XFCE: A Review

Introduction and a Disclaimer

XFCE was probably the biggest catalyst in getting to break past my shell in Linux and learn more about tons of deep ends of it. Before then I just wanted Ubuntu vanilla with no effort put in, but XFCE showed me that curiosity is a virture in Linux, not a waste of time. And what better DE to start than one known for its customization and otherwise simplicity?

XFCE is a desktop environment conceived by Olivier Fourdan in 1996 as a port of the Common Desktop Environment to Linux. XFCE quickly became its own thing and now is one of the most well-known DEs across Unix as a whole. It is designed around the Unix philosophies of modularity and re-usability - it makes an effort to just be made of modular components that, combined, make the full DE (I will dispute this later). It does this while being fast and lightweight but still maintaining user friendliness and visual appeal.

Standard warning that I'm my own person whine whine whine I need to make a standardized message for these disclaimers. Don't DM me whining that I dared to use something that isn't your favourite tool (those who im talking to, you know who you are, actually you probably don't seeing you tend to lack self awareness). That being said I am grateful for every bit of criticism and feedback I get.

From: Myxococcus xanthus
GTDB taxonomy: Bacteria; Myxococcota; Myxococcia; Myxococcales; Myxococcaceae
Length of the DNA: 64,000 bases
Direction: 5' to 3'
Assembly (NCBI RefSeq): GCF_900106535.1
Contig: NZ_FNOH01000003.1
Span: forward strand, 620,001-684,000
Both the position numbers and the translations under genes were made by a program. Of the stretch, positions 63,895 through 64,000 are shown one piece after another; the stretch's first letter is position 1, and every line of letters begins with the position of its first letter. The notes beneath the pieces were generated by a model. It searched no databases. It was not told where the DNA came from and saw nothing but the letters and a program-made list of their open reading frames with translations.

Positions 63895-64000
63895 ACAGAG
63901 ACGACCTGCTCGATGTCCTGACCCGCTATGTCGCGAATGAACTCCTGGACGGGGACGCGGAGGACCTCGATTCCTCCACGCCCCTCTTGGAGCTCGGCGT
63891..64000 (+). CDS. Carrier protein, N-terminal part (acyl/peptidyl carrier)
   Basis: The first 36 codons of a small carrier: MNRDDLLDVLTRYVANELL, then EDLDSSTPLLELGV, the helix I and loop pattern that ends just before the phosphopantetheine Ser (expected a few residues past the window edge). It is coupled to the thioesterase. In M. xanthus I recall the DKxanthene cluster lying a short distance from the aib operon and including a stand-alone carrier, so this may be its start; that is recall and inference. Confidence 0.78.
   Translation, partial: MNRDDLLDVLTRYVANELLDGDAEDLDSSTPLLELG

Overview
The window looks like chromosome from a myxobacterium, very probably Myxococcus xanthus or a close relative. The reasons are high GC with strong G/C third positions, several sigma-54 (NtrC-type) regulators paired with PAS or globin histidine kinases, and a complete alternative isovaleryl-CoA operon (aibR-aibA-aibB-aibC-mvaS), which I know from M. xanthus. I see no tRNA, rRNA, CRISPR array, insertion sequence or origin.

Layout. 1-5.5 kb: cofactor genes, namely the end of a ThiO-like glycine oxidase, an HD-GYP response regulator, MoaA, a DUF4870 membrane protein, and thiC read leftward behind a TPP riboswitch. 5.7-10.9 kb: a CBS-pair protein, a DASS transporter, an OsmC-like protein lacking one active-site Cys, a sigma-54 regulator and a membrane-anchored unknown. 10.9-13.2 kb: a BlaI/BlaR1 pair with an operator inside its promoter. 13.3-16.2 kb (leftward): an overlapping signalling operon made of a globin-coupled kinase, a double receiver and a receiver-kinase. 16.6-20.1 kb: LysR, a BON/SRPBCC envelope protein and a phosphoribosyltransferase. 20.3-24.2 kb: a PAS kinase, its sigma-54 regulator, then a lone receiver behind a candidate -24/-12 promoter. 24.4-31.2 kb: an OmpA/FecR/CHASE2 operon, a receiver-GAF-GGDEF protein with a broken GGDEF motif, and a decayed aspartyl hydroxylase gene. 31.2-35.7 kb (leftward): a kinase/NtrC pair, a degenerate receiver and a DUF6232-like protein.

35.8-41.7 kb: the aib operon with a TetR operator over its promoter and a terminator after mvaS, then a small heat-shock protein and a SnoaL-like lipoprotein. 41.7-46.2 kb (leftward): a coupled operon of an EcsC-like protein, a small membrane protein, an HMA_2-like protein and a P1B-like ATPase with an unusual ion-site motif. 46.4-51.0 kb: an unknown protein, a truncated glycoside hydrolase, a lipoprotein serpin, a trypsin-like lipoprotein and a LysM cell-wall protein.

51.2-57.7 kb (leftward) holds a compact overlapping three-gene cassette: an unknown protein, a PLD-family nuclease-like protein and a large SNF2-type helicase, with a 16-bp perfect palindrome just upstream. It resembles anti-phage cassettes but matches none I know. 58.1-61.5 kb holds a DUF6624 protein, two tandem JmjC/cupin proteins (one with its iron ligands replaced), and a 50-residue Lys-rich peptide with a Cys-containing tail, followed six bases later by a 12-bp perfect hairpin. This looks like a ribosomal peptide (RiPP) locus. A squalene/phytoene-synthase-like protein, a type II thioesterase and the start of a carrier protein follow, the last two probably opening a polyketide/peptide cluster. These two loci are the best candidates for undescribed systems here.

Also worth noting that I have tested and am testing on a 2015 Asus Vivobook E403SA with a quad-core Intel Pentium N3700 @ 2.4000 GHz that used Xubuntu, and a 2006 Dell Vostro 1520 with a Core 2 Duo T6670 @ 2.201 GHz running Artix XFCE Runit. In this case I chose not to use an Ubuntu-based system alone so I could test something regarding resource usage, as well as Xubuntu making its own edits that change it from vanilla XFCE.

Resource Usage & Performance

This isn't gonna be a good start. XFCE can actualy be lightweight, we get:

470 on bootup from Xubuntu, 290 from Artix Xfce

However, it balloons heavily in resource usage once themed. I initially thought that it was something on Xubuntu's end but it turns out that it really just is XFCE not handling this well. This ends up with XFCE taking more resources than it otherwise would and bumps it up to a mid-light DE instead of being ultra light as it is before themeing (and believe me, you want to theme XFCE). @ XFCE devs: Is this by design or is this a memory leak?

700 on bootup from Xubuntu, 421 from Artix Xfce

This leaves XFCE at midweight imo. Depending on the distribution, this can balloon up to mid-heavy or even heavy. For what it provides, XFCE really should be lighter than it is. This resource usage imo is probably its biggest drawback.


XFCE is not great in this regard and is one of the weakest DEs I've used in terms of it. It fails to go above and beyond in giving a simple yet powerful user experience.

The panel being on the top is something I'm honestly a very big fan of. It has just about everything someone could need in terms of widgets and applets and you can add what you need. The Whisker Menu is the perfect menu imo - it is the most intuitive and attractive of any out there. The options you get with it are insane and make it quite good overall.